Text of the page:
Idaho’s so-called “ag-gag” law, which sought to prevent animal activists from coming on to farms to shoot video, has been struck down by a 2-1 decision by the 9th Circuit Court of Appeals in Seattle, reports Reuters.
The Circuit Court’s decision reversed a lower court ruling upholding the Idaho law, which was enacted in 2014. The Appellate Court decision did uphold a portion of the law that criminalizes making misrepresentations by anyone to obtain records of ag facilities or obtaining employment with the intent to cause harm.
But the main tenant of the law, prohibiting video taping on farms, was struck down as being a “classic example of a content-based restriction that cannot survive strict scrutiny,” wrote Circuit Judge Margaret McKeown. She also said the law was largely “targeted at speech and investigative journalists.”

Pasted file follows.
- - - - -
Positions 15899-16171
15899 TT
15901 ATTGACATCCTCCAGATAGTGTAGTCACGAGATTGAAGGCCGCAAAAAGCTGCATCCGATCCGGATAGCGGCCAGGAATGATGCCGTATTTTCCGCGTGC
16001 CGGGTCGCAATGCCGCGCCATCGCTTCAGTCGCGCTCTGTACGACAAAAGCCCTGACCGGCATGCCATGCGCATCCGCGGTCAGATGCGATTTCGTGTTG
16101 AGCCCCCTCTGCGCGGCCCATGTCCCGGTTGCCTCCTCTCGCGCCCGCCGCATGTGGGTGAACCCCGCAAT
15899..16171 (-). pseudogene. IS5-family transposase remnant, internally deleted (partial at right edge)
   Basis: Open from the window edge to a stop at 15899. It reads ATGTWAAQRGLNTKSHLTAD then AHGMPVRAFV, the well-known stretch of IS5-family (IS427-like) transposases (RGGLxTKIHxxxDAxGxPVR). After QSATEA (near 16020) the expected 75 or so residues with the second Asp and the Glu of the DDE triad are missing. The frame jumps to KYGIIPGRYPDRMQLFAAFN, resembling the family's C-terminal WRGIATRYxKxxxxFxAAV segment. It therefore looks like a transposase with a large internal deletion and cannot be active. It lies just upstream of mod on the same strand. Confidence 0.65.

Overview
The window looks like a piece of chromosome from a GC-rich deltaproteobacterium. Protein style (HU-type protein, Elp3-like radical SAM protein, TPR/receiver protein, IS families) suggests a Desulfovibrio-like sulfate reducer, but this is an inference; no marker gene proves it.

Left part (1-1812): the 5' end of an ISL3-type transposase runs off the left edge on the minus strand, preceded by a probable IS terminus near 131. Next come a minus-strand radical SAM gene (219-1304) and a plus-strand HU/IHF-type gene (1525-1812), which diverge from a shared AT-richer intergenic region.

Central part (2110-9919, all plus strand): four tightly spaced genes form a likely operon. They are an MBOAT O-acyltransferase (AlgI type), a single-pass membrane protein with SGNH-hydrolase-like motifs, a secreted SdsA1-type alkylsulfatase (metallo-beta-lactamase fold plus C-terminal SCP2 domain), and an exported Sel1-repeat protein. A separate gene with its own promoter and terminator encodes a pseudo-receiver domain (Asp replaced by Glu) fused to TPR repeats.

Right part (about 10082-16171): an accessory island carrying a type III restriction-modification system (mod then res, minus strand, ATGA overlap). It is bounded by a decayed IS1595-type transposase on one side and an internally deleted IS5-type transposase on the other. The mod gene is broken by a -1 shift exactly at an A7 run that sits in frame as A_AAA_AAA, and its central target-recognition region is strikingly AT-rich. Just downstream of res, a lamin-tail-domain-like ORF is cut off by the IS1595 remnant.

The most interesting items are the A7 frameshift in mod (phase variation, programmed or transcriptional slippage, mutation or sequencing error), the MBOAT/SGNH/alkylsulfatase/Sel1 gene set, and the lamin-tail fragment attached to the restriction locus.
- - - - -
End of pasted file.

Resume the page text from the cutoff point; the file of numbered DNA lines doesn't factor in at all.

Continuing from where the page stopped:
There are 10 other states with so-called “ag-gag” laws, and it is still unclear what implications the 9th Circuit ruling will have on those laws. But it does suggest ag-gag laws won’t stand-up on constitutional grounds, says Jim Mulhern, president and CEO of the National Milk Producers Federation.
“It reinforces the approach we are taking with the FARM Program (Farmers Assuring Responsible Management),” he says. The only way to prevent these incidents from occurring is using good practices in hiring, training and supervising employees, he says.
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